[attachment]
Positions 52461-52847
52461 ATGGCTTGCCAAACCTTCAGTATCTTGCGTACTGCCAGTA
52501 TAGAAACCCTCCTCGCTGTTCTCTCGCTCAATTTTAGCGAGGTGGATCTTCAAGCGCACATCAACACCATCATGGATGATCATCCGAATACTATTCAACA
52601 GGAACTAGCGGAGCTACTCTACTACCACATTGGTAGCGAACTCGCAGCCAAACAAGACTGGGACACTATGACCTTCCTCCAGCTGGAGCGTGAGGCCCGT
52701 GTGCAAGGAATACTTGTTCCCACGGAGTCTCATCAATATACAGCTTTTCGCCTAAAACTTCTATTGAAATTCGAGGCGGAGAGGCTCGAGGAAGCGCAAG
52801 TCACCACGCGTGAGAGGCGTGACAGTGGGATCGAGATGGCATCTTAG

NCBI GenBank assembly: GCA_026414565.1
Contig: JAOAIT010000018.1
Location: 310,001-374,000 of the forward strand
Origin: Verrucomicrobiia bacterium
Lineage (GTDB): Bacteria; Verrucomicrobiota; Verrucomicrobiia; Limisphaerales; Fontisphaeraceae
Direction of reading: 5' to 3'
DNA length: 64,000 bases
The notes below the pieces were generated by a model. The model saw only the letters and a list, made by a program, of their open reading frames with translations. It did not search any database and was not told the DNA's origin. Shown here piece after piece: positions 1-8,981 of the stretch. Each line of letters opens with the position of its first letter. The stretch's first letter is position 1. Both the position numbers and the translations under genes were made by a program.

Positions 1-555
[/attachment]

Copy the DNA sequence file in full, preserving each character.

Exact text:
Positions 52461-52847
52461 ATGGCTTGCCAAACCTTCAGTATCTTGCGTACTGCCAGTA
52501 TAGAAACCCTCCTCGCTGTTCTCTCGCTCAATTTTAGCGAGGTGGATCTTCAAGCGCACATCAACACCATCATGGATGATCATCCGAATACTATTCAACA
52601 GGAACTAGCGGAGCTACTCTACTACCACATTGGTAGCGAACTCGCAGCCAAACAAGACTGGGACACTATGACCTTCCTCCAGCTGGAGCGTGAGGCCCGT
52701 GTGCAAGGAATACTTGTTCCCACGGAGTCTCATCAATATACAGCTTTTCGCCTAAAACTTCTATTGAAATTCGAGGCGGAGAGGCTCGAGGAAGCGCAAG
52801 TCACCACGCGTGAGAGGCGTGACAGTGGGATCGAGATGGCATCTTAG

NCBI GenBank assembly: GCA_026414565.1
Contig: JAOAIT010000018.1
Location: 310,001-374,000 of the forward strand
Origin: Verrucomicrobiia bacterium
Lineage (GTDB): Bacteria; Verrucomicrobiota; Verrucomicrobiia; Limisphaerales; Fontisphaeraceae
Direction of reading: 5' to 3'
DNA length: 64,000 bases
The notes below the pieces were generated by a model. The model saw only the letters and a list, made by a program, of their open reading frames with translations. It did not search any database and was not told the DNA's origin. Shown here piece after piece: positions 1-8,981 of the stretch. Each line of letters opens with the position of its first letter. The stretch's first letter is position 1. Both the position numbers and the translations under genes were made by a program.

Positions 1-555